Winter Newsletter

Here is a copy of our Winter Newsletter – there is a summary of the items below:

Gastroscopy Clinic

At the beginning of November we held a very successful gastroscopy clinic here at the Practice, where we scoped 15 horses and ponies over two days. All of the horses’ and ponies’ owners had concerns about equine gastric ulcer syndrome, and given that gastroscopy is the only reliable diagnostic
method for identifying gastric ulcers, this was performed for each horse under sedation without complication. Of the 15 horses scoped, one horse had eaten straw through his muzzle (!) so we could not see his stomach lining, two horses had no evidence of ulceration, and two horses had some low grade thickening of the stomach lining and are being managed with dietary changes and our gastric supplement.The remaining ten horses were prescribed medication to encourage ulcer healing and have since had a repeat gastroscopy to check on their progress. Treatments have included omeprazole, sucralfate, and gastric supplement. Of the horses we have rescoped, all of those suffering from squamous ulceration (top half of the stomach) are now starting to wean off treatment.

Pre and post treatment

Improvement seen after treatment in the lesser curvature of the stomach

For those diagnosed with glandular ulceration (bottom half of the stomach), all cases with the exception of one pony, have required a longer course of treatment which is often the case with ulcers in this area. If you are concerned that your own horse or pony may be suffering from gastric ulcers, please do not hesitate to contact us.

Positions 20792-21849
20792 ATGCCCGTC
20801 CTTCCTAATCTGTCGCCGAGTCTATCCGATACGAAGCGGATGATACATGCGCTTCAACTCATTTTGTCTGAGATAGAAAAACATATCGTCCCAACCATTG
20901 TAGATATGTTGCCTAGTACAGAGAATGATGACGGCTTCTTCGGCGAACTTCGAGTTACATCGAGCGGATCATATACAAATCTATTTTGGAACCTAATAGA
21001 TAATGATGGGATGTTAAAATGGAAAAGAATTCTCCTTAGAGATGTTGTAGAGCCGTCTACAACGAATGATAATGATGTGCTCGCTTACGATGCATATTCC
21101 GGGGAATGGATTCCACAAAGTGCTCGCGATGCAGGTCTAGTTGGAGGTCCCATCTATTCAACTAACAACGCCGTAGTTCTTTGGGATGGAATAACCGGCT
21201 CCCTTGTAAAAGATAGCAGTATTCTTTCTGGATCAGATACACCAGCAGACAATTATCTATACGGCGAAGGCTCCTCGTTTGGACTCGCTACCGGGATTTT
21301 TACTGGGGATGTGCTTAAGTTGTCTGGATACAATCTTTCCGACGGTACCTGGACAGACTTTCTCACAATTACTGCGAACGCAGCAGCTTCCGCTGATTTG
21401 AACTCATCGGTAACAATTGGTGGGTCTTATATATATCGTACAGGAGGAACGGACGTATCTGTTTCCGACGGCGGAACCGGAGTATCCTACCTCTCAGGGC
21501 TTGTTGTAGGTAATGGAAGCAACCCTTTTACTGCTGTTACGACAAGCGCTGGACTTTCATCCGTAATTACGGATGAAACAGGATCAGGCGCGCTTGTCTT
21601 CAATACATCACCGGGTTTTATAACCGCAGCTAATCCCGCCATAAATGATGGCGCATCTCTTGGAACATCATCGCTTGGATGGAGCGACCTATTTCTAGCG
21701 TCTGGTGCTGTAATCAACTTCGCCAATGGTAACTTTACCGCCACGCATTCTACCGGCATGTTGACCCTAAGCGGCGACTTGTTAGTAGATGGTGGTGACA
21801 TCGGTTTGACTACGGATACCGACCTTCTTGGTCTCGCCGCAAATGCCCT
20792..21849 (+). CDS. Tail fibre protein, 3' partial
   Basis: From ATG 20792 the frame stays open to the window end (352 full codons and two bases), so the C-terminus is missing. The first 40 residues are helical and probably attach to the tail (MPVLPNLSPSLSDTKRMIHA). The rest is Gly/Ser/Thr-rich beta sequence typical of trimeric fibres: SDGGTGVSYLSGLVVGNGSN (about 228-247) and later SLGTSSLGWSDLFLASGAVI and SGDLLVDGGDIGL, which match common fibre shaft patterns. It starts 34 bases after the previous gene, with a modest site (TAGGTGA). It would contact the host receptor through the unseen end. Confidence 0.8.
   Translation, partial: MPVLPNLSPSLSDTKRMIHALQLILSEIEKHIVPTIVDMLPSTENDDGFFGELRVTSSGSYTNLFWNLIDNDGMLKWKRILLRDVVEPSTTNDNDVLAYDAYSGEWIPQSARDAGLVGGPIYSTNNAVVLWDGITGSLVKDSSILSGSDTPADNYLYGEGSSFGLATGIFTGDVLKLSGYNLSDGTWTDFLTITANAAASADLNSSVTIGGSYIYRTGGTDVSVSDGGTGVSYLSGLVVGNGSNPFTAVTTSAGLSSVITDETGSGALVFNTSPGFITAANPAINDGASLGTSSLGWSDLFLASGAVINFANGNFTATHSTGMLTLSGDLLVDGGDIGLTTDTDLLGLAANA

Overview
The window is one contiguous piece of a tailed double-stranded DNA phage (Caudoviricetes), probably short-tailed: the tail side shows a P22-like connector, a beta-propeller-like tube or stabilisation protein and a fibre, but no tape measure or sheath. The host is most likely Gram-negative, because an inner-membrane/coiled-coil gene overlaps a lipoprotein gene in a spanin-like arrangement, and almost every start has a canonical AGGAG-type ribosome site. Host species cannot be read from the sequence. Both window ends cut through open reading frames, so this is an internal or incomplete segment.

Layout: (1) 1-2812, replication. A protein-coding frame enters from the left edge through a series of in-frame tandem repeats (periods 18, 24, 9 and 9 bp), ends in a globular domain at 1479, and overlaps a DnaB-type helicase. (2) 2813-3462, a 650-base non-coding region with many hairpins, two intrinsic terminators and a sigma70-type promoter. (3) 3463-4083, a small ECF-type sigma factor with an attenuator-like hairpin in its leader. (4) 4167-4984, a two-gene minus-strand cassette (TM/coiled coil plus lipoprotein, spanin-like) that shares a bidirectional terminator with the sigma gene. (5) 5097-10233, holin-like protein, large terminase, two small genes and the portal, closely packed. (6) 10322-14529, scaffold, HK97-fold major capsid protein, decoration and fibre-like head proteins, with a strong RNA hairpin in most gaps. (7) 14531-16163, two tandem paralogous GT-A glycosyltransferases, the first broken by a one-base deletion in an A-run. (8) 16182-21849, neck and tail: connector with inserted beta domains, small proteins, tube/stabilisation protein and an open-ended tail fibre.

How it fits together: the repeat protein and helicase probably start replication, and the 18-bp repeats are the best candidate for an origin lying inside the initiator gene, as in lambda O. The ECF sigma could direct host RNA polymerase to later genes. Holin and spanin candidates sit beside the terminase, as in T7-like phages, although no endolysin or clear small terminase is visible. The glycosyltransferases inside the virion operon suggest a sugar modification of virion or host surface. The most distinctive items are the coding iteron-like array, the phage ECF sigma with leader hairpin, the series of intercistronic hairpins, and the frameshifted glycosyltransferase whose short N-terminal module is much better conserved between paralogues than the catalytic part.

Winter Care Tips

  • Keep horses well hydrated! This is the most important way to reduce the chances of colic this winter. Add water to feeds, soak hay and insulate pipes to encourage horses to drink more.
  • Give horses as much turnout and exercise as possible. Even a walk around the yard after work is better than nothing. Try to get them outside for as much of the day as possible.
  • Focus on your warm up routine, especially in cold weather. The risk of injury and sprains is much higher when muscles and tendons are cold. Spend at least 10-20 minutes warming up, keep horses working active and loose with lots of transitions. Consider an exercise blanket for clipped horses and don’t forget to cool down for 10-15 minutes quiet walking – see this post by Jenny for more details.
  • Make sure you’ve had your horse’s teeth checked within the last six months, dental problems can cause rapid weight loss so we try to spot them early.
  • Keep an eye out for sarcoids – they tend to multiply over winter.

The newsletter also has a Christmas Cake recipe for your horses!

Adam x